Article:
Not long ago, psychiatrists were taught that adults had certain psychiatric diseases and diagnoses, and children had others. Some overlap was recognized, but it was thought to be minor. Mania, for example, was thought to be an adult disorder, and attention-deficit/hyper-activity disorder (ADHD) was for kids. When an adult presented with ADHD symptoms, we approached the diagnosis with caution. We wondered, “Is the patient just trying to get amphetamines?” When children were diagnosed with mania, we were skeptical. Could they just be overly spirited?
The misconceived separation of adult and child diagnoses developed in part because the people writing the diagnostic criteria were not the ones treating the most severely ill children. When I was in residency during the 1970s, we were discouraged from using the DSM to diagnose children. Instead, we used a set of pediatric diagnoses developed by the Group for Advancement of Psychiatry that did not translate readily into those used for adults.
In this issue, Michael Schwartz, MD, makes it clear that—yes—ADHD is a problem for many adults, but its treatment requires a different approach from that used in children. Likewise, Peter Buckley, MD, and colleagues confirm that psychotic disorders do occur in younger patients and explain how treating children and adolescents differs from treating adults. Looking to the future, Joseph DeVeaugh-Geiss, MD, previews new indications and compounds being developed specifically for psychiatric disorders in younger patients. His compilation of 21 medications in the pipeline tells me that child and adolescent psychopharmacology is poised for rapid growth.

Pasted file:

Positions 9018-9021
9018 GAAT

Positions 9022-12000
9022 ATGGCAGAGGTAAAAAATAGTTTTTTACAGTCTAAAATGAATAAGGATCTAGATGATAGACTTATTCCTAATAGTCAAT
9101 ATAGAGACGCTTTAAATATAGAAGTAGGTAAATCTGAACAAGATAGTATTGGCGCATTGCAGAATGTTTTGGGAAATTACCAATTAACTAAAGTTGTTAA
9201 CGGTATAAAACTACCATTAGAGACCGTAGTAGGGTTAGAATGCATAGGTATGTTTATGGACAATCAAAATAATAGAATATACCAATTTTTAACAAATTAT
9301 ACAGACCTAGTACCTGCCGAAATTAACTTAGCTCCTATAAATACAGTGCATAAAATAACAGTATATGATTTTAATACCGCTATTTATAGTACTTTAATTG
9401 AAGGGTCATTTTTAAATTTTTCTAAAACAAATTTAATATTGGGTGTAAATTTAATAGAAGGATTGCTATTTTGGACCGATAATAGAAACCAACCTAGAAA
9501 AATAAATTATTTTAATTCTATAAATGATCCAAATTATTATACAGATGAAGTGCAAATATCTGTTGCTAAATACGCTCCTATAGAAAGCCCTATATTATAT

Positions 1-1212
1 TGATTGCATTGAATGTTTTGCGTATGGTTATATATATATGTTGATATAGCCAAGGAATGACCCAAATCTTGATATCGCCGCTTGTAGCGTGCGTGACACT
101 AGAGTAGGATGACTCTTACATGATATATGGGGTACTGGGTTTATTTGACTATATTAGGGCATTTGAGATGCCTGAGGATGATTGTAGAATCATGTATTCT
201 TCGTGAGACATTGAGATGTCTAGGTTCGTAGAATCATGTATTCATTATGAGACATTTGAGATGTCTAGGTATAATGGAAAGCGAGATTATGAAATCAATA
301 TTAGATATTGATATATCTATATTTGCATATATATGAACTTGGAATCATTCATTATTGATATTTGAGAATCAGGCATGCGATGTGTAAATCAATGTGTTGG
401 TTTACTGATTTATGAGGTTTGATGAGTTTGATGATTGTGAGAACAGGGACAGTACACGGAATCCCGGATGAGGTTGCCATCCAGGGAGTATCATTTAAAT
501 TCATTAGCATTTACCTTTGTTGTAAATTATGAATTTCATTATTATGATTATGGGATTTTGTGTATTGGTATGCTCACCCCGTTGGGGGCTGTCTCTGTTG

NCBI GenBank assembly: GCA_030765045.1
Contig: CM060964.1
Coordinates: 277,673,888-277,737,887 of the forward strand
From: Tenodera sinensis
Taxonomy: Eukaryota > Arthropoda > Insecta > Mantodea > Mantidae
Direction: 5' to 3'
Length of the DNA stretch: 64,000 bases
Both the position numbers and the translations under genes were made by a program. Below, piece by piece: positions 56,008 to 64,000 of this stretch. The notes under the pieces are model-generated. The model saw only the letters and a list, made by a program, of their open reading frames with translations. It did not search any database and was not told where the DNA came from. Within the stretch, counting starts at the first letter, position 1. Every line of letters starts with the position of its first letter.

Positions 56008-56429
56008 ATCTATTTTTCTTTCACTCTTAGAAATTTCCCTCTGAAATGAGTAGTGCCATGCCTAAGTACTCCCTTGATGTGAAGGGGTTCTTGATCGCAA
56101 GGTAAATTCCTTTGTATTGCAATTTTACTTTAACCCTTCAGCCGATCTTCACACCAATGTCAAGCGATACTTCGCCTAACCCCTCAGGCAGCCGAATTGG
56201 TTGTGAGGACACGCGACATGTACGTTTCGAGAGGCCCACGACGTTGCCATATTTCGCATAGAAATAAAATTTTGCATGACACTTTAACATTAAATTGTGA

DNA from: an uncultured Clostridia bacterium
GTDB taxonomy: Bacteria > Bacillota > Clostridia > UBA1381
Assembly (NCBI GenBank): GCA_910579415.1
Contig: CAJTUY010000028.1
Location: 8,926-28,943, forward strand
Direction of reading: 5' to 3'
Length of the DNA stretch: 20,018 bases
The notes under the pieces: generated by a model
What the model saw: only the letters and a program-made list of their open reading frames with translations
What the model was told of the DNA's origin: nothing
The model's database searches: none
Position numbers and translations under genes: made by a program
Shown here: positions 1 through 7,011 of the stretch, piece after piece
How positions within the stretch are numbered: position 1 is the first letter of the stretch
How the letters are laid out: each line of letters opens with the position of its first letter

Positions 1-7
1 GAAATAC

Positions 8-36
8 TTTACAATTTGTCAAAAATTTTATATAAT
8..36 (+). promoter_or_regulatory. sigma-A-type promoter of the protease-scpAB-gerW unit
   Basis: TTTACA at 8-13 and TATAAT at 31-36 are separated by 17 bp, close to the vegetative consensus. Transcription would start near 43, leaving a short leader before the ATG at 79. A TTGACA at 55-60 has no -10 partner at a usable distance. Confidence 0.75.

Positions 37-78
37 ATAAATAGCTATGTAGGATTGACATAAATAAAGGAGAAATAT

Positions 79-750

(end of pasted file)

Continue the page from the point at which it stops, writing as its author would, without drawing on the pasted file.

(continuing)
As more effective medications and more reliable and valid diagnoses are developed for children, medication treatment should gain greater acceptance in child psychiatry. Many parents and some psychiatrists still resist the use of psychotropics in children, but that resistance is at odds with the latest findings.
Originally, our publisher did not plan to send Current Psychiatry to child and adolescent psychiatrists, as they are not surveyed by the service that rates medical journal readership (our “Nielsen ratings”). I suppose this means that the pharmaceutical industry, which buys journal advertising partly based on readership scores, does not believe that child psychiatrists prescribe many medications. Anyway, we are sending Current Psychiatry to pediatric psychiatrists, and I expect the rating system eventually will count them as “readers.” We certainly do.
I also recommend the discussion by Robert Forman, PhD, on how to guide patients to the 12-step programs that best meet their individual needs. Mutual hostility once characterized psychiatry’s relationship with 12-step programs. Today, most 12-step program leaders accept that medications have a place in managing mental and physical problems, and psychiatrists think of 12-step programs as another valuable treatment option.
Psychiatry keeps evolving, which allows us to help more people. That’s why I’m proud to be a psychiatrist. Current Psychiatry allows us to share all the changes in our profession, and that’s why I’m proud of this journal.
And, as always, we want to hear what you think. Write to Current Psychiatry at email@example.com.